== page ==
Wiles’ hand shook a little as he reached for the cup of coffee the donut shop waitress had just placed on the counter in front of him. “They’re kind of full up at the morgue, and we were pretty close to capacity too, but I said I could take one. They gave me a Jane Doe. Said she was probably a street person who died of exposure. I didn’t even have a spare body bag, so I had to put her right into a coffin–I had one that I’ve been trying get rid of, but it’s hard to run a crash and dent sale on funeral merchandise–“

“We’re really more interested in the body than the wrapping.” Buffy slipped her hand inside her bag, counting stakes. A fledgling vamp literally just out of the coffin shouldn’t present much of a problem, but you never knew.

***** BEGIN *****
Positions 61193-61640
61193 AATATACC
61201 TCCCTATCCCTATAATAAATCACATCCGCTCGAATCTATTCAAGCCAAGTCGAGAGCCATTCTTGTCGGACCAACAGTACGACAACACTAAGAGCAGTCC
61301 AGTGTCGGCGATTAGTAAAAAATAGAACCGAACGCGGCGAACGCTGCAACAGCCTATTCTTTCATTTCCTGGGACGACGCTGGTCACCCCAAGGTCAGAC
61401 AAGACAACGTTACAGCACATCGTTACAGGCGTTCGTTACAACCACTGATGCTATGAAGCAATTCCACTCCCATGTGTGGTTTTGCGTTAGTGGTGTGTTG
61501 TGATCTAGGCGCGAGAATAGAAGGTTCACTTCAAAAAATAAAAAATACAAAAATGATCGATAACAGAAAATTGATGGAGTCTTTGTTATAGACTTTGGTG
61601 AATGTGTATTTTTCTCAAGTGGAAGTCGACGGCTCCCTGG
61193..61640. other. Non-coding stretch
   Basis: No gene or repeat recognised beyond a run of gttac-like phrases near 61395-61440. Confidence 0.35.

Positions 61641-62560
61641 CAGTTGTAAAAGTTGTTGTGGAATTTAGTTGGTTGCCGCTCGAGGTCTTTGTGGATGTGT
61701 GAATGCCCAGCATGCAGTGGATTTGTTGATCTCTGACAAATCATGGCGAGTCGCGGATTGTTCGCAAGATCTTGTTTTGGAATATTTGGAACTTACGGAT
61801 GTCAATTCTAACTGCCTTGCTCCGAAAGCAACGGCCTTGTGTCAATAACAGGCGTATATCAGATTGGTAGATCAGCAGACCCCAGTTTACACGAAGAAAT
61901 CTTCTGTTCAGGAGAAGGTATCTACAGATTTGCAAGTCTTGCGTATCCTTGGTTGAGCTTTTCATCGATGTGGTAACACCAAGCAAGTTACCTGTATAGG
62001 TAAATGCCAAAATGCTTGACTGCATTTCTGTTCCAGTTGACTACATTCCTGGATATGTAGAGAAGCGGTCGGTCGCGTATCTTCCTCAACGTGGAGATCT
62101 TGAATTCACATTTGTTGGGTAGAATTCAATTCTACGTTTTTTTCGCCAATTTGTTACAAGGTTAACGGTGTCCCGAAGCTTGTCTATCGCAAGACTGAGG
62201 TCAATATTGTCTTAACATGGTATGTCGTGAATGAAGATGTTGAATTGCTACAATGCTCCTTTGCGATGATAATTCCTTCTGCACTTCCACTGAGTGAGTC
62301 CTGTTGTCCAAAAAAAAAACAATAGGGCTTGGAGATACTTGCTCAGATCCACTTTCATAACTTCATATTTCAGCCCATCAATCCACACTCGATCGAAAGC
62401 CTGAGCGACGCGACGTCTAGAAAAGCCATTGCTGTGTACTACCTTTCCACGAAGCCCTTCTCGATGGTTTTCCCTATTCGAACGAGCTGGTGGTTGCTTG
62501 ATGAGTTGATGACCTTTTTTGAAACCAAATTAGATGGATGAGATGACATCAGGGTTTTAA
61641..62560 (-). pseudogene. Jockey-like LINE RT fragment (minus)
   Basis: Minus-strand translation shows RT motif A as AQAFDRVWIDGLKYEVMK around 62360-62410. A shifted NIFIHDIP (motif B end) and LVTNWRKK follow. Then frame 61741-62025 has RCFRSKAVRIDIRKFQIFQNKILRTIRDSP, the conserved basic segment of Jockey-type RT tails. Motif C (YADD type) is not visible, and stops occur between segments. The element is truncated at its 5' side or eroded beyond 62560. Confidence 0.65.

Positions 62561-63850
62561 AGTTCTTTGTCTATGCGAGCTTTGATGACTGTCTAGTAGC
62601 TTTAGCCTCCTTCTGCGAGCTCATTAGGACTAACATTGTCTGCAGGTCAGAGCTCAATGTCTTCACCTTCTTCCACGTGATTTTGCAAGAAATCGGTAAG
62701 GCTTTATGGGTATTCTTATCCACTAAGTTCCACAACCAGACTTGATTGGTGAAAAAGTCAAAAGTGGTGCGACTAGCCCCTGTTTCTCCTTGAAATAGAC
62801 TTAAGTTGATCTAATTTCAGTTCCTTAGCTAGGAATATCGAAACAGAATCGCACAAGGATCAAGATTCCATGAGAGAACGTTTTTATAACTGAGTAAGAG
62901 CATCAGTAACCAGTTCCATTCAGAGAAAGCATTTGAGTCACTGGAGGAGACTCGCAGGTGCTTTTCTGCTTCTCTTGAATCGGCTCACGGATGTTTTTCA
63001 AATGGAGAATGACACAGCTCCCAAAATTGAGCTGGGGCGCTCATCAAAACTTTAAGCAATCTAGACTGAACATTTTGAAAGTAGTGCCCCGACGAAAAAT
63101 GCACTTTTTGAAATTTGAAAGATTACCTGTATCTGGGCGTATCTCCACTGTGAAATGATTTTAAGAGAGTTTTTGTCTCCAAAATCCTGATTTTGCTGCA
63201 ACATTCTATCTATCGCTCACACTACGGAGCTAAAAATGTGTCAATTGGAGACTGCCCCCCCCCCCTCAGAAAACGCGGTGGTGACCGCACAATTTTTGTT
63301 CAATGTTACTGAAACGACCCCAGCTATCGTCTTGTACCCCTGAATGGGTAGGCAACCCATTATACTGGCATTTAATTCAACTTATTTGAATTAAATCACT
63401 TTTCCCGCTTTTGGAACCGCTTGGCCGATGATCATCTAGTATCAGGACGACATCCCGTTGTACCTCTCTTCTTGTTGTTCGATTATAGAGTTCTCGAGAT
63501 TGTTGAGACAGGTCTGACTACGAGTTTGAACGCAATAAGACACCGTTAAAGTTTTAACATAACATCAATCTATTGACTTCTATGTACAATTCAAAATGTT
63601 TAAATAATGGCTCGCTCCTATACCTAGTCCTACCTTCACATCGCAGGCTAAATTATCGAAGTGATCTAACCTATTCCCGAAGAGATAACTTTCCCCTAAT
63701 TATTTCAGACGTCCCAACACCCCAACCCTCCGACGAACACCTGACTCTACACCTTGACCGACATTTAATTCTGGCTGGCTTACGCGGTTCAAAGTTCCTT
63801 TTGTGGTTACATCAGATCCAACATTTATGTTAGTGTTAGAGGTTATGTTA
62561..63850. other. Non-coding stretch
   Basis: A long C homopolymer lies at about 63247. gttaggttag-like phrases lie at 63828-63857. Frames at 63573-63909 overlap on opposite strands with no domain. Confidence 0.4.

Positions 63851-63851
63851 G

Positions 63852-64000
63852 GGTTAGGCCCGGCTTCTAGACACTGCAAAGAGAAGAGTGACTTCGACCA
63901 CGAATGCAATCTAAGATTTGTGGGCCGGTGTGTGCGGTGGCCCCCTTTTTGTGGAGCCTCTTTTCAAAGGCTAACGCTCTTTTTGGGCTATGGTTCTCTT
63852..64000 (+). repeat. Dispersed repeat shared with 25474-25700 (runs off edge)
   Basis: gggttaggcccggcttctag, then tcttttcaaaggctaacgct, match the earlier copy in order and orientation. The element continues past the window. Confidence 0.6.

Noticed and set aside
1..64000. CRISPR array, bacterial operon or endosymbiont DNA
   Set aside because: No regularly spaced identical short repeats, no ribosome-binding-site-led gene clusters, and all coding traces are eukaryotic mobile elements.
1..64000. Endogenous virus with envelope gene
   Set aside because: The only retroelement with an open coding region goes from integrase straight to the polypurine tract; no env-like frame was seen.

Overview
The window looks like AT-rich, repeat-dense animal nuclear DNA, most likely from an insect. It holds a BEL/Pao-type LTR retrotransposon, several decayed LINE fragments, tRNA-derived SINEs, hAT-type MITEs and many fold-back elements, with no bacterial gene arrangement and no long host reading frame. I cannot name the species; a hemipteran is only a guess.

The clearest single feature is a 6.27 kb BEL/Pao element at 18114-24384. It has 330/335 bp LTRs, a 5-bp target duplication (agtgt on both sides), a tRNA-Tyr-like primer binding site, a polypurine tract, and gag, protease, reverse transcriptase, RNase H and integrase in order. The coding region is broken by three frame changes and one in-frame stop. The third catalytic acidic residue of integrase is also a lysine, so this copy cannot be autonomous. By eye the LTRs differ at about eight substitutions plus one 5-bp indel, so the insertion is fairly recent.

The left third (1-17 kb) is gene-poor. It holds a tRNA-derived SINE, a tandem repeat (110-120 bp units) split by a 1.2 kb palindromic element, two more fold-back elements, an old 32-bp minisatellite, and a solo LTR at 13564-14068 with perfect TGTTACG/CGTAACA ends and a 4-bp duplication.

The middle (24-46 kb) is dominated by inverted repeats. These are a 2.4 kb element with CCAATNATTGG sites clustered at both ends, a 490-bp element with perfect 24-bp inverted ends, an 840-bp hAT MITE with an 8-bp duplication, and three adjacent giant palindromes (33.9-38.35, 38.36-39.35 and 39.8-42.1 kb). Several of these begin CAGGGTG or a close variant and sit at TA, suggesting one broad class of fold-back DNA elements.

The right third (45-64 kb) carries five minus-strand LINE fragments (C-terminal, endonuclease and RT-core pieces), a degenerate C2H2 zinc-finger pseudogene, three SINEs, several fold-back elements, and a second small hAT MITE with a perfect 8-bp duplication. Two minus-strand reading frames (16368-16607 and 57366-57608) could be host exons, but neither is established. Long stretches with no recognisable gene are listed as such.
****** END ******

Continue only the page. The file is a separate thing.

“It’s gone.” Wiles twisted his hands nervously. “I’ve lived in Sunnydale my whole life. Business is good here, really good, but my father taught me that if you don’t want to become your own customer, there are certain things to look out for. Disappearing corpses are on the top of the list.”

“So you ran out and called for help?”

Wiles nodded. “Word is the Magic Box is the place to contact these days. So I called and this woman said she didn’t handle missing corpses herself because there was no money in it, but she’d pass the information on.” He paused. “She seemed kind of odd.”

“You have no idea.” Buffy looked to see if Xander had heard, but he was busy paying the waitress for a box of donuts. Force of habit, she supposed. She stood up and slung her bag full of weapons over her shoulder.

Wiles stood up too. “One more odd thing. Well, two things. She was cold. Colder than usual for a corpse I mean. Almost frigid.” He seemed to become aware of a double meaning and his next words stumbled over each other. “Not in a sexual way, of course, because I’d never–people have weird ideas about morticians, but I wouldn’t– I meant frigid like –“